The about me page, the author of the “Bits Of Water” IT technology page blog, Michael Waterman. I was born on August 15 in the year 1974. I spend my childhood in the south of the Netherlands in a place called Eindhoven. During these early years I grew up with cartoons like Transformers, GI Joe, Thundercats and one of my greater passions, Star Wars. My first ever movie was “Return of the Jedi” back in 1983. I already owned many of the toys, but never seen the movie on the big screen. That was such an amazing experience!
It was also during those years that I got my first computer. My dad has worked his entire life at Philips and so it happened that my first computer was a Philips VideoPac G7000. I remember playing lots and lots of games on that machine. Over the years I had a few other brands like the famous MSX, MSX2 and the Amiga 500 around 1992. It wasn’t until 1994 that I got my first personal computer. If I remember correctly it was a Compaq Presario CDS 942 running at a staggering 90 MHz. When I bought it, it was running Windows 3.11 for Workgroups but I upgraded it to Windows 95 the next year. During that year I also surfed the web for the first time. Still on a very slow modem compared to these days high-speed connections. In 1995 I started my IT education after getting out of the armed forces. I studied for 3 years until I got my first IT job at a company named Origin.
During my 19 years in IT I started out as a service desk person and worked my way up to become a technical architect at the same company. Wanting something else I tried being in the storage world for some time, just wasn’t my technology. Although the company, Netapp, was really wonderful for its employees. I applied for a job at Microsoft and so it happened that I became an infrastructure consultant and afterwards, once I found my way into security, a senior engineer cyber security. I stayed at Microsoft for 9 years. I just wanted something else, a bit closer to home instead of traveling throughout the world. Just by chance I guess I was contacted by a recruiter from Philips if I would be interested in a security engineer job at a newly formed business unit named, Philips Digital Pathology Solutions. So it was that after a long run at Microsoft I joined Philips in June of 2016.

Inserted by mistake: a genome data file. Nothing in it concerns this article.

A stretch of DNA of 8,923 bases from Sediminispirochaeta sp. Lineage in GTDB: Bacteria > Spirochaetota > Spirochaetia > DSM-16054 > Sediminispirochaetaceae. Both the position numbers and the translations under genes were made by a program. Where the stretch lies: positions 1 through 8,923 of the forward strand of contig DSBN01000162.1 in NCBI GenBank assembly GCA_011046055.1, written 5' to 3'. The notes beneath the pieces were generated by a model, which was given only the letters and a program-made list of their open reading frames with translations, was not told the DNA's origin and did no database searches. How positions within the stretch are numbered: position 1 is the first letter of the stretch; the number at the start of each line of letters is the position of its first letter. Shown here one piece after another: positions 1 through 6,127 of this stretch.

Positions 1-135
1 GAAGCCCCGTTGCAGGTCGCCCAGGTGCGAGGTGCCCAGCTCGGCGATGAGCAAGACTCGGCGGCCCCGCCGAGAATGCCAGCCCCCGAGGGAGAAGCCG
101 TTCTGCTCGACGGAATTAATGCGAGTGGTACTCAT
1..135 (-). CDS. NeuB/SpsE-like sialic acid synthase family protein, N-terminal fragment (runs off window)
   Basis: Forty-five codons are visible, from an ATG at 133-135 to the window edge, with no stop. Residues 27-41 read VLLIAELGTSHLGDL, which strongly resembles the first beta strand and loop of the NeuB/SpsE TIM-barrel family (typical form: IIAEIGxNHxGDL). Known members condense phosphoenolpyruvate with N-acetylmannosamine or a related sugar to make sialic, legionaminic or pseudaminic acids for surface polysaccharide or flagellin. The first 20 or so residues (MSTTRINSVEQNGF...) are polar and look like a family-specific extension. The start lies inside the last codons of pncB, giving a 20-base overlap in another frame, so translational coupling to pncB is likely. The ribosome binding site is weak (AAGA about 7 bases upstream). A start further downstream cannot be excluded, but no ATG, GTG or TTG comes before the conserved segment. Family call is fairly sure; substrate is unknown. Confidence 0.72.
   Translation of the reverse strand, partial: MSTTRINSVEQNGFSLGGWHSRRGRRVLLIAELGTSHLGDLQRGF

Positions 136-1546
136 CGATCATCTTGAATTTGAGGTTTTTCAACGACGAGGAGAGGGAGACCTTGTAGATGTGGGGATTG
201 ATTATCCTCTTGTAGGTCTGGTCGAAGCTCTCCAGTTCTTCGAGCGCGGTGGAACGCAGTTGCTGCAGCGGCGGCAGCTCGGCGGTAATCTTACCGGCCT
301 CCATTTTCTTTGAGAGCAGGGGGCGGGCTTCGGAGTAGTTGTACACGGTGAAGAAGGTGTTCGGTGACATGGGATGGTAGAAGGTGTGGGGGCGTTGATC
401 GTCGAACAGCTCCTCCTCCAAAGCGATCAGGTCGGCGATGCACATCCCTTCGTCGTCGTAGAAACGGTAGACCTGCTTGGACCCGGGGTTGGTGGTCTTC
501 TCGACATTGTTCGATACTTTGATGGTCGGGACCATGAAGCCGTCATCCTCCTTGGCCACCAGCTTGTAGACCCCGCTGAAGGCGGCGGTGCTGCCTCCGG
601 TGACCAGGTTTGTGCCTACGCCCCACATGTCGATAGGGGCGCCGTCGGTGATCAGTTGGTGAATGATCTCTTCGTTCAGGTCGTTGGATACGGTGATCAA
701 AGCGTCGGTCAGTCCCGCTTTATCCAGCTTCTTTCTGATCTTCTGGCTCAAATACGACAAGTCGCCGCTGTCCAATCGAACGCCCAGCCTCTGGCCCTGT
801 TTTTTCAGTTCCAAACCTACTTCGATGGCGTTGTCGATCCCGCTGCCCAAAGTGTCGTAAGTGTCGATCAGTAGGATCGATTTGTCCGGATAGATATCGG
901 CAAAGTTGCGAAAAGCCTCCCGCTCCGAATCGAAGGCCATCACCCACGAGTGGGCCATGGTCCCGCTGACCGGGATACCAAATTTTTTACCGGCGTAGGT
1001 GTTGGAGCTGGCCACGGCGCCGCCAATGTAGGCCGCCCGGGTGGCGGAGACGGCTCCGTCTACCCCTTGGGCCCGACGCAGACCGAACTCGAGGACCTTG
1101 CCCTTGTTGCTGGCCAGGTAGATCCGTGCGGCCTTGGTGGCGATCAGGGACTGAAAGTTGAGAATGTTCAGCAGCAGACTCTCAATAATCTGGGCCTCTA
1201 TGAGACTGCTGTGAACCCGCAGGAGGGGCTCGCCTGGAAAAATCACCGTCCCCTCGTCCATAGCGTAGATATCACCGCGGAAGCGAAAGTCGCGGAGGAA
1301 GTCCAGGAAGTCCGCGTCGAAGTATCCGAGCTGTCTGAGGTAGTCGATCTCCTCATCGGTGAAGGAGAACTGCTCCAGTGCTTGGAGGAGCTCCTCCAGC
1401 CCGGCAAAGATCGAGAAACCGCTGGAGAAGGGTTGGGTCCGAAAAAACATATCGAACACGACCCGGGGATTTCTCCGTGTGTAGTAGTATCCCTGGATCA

Having a long career in IT I’ve worked with lots of operating systems, servers and clients. Although I’m a security minded person I can get enthusiastic about many IT technology aspects. People always tell me that I’m not the typical engineer but more a people person. What I really enjoy doing is being on stage and telling people how stuff actually works, but to be honest I also like to dig into the bits and bytes every now and then.
Volunteering – 501st Legion
Since 1997, the costuming organization known as the 501st Legion has spread the magic of the Star Wars genre worldwide through its authentic-looking costumes, and has become the leading force in fan-based charity events. The 501st, also known as “Vader’s Fist,” is truly dedicated to brightening the lives of those less-fortunate.
There is nothing quite like a group of Stormtroopers to bring attention to an event. Unlike individual entertainers, the 501st Legion functions as a group creating a true science-fiction/fantasy ambience with a wide range of professional-grade costumes and props. Our internal standards ensure a high level of professionalism in both actions and appearance to ensure your event runs smoothly. Having participated at events throughout the world for nearly a decade, the 501st name alone has been known to boost attendance and media attention.
With this group of volunteers I portray the character of a Scout Trooper. These advanced recon troopers where first introduced in the third movie of the Star Wars genre “Return of the Jedi”. For me personally this character has something special, they look awesome and I have a special memory about getting one from my mother. I guess her passing away early 2016 aided in choosing this costume.
The 501st Legion is a volunteer fan organization, raising money to fight cancer in any way we can. Being at conventions like Comicon, entertaining children in a hospital or at events specially organized for those in need, you can depend on the 501’st to make the day!
More information can be found here:
Native VHD Boot: A Walkthrough of Common Scenarios
During my years at Microsoft I’ve encountered many new and exciting pieces of technology. One of those adventures started way back in 2009 with a beta of Windows 7. The technology I’m referring to technology was called “Native VHD Boot”. At the time not much information was released to the public. Having the benefits of being an internal employee I hunted down the product team and asked them all sorts of question on it internal working. Having all this knowledge I decided it was time to share it with the public. What started with a single page of notes ended up as a 6 month journey throughout the company, going through the process of writing, validating, collaborating with technical writers and finally publishing my document on the Microsoft download site. Since it’s been over 5 years the document has since been deleted from the site, but you can download it from this page. See the download link below. The Technet link is still up and running. Hope it can be useful to you!
Native VHD Boot: A Walkthrough of Common Scenarios
Download the document native-vhd-boot-a-walkthrough-of-common-scenarios.